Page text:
Kellogg Booth’s career has been dominated by an unwavering belief that Canada – and its researchers, artists and companies – could make a serious and positive impact on the evolution of digital media. It is his relentless pursuit of this vision that makes him a true Canadian Digital Media Pioneer.
On paper, Kellogg Booth would appear to be a computer scientist. Strictly speaking, having done his MA (1970) and doctorate (1975) in that field, that is a true statement. However, an examination of how he has conducted his career makes it clear that that characterization is far too limited. His colleagues and students were as likely to be artists, designers, social scientists or entrepreneurs as software or hardware engineers. Interdisciplinary research has been fundamental to his work, reflecting his deep conviction that digital technologies were best viewed in terms of their human, social and cultural context. Yes, technological innovation has been a key part of his work, but the vision was always on technological innovation’s place in the larger mosaic of human society.
This is evident right from the start of his career in Canada when, between 1977-1990, along with John Beatty, and later Richard Bartels and other colleagues, he helped make the University of Waterloo one of the top centres of excellence in computer graphics in the country – which Rick Beach, his first PhD student, co-supervised with Beatty, described as “a welcome oasis for Canadian computer graphics research.” On moving to the University of British Columbia (UBC), he became the founding Director of the Media and Graphics Interdisciplinary Centre (MAGIC), which bridged across the many different faculties within the university, as well as to outside organizations – especially in the arts.
In 2004, Booth helped to organise a cross-disciplinary network of seven Canadian universities to develop design-oriented analyses of what people do and need in various organizational settings, and then to create technologies, products, and provide studies to disseminate the results of their experiments: the Network for Effective Collaboration Technology through Advanced Research (NECTAR). During the five years of this network, Booth served as associate director and led the UBC-based activities.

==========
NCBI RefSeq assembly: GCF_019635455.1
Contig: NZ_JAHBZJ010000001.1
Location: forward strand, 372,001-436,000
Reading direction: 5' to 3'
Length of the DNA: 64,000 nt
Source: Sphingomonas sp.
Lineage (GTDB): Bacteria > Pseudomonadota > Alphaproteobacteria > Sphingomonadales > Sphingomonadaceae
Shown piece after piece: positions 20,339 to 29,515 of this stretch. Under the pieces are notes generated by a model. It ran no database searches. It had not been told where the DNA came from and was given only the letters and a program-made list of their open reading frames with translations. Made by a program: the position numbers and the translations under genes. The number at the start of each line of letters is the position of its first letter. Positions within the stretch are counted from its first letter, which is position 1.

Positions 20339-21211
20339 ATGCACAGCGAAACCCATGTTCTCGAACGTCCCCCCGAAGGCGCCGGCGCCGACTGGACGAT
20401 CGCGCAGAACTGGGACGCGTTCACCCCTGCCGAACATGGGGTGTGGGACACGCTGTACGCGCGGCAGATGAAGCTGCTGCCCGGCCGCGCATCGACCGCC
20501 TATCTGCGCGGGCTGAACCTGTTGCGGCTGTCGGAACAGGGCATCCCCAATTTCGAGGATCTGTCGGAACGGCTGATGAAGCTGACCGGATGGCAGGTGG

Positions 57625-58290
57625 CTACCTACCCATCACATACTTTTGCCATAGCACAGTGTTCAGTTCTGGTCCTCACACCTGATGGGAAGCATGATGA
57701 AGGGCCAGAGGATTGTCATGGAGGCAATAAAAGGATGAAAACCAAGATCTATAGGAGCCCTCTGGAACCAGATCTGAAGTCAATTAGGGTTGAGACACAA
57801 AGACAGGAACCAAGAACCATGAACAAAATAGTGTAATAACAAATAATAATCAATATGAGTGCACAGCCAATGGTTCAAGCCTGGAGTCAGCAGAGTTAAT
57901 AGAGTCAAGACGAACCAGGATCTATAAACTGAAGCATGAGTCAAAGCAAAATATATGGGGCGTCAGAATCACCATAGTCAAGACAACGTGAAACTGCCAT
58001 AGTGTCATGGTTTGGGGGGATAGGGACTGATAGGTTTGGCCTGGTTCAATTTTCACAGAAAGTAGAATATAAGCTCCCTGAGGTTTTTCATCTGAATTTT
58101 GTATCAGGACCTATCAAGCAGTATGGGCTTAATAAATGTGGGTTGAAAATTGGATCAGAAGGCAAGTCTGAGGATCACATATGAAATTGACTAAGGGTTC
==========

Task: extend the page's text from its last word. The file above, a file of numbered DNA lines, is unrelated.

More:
On the completion of NECTAR, he moved immediately into leading a core team of academic researchers and partners from industry and the public sector that organized a Network of Centres of Excellence: Graphics, Animation and New Media Canada (GRAND), for which he was the scientific director from December 2009 to June 2015.
Today, he is still an active researcher and professor at UBC, and as much of an activist in helping the country meet its potential in digital media, including serving as a director on the board of Wavefront, a government, academic and corporate consortium devoted to accelerating the growth and impact of Canadian wireless innovation, as well as an adjunct professor at the Centre for Digital Media (CDM), a centre run jointly by the British Columbia Institute of Technology, Emily Carr University of Art and Design, UBC, and Simon Fraser University.
Along the way, Booth has authored/co-authored first rate research papers on collaboration technology, HCI, interaction techniques, computer graphics and animation, and he has mentored numerous students (and artists).
In 1991, Booth offered some advice to students in the SIGGRAPH Career Handbook. It included “Choose a school and a department where you will have good colleagues. It is difficult to work alone. In computer graphics it is very difficult to work alone.” In a way, his career is the mirror image of this advice. By being a great colleague himself, and by setting the bar thus, attracting more of the same, and therefore almost never having to work alone – or without a smile – he has opened doors for others.
It is hard to imagine a single individual working in the field over the past 40 years who has done as much to foster Canadian excellence in new media research than Kellogg Booth. He has consistently been a selfless advocate, leader, mentor, and practitioner in the field. As such, he is a true Canadian Digital Media Pioneer.
Dr. Kellogg S. Booth is a Professor of Computer Science at the University of British Columbia. His research interests, which date back to 1968, include human-computer interaction, computer-supported cooperative work, user interface design, visualization, computer graphics, and the analysis of algorithms.
He received his BS in mathematics in 1968 from Caltech, and his MA in 1970 and doctorate in 1975 from the University of California Berkeley, both in computer science. In parallel with graduate school, he worked at Lawrence Livermore National Laboratory, where he was a staff member from 1968-1976. In 1977 he came to Canada, where he joined the faculty of the Department of Computer Science at the University of Waterloo. In 1990 he moved to the University of British Columbia, where he has been ever since. His energy shows no sign of waning – his Berkeley-acquired activism seemingly as strong as ever.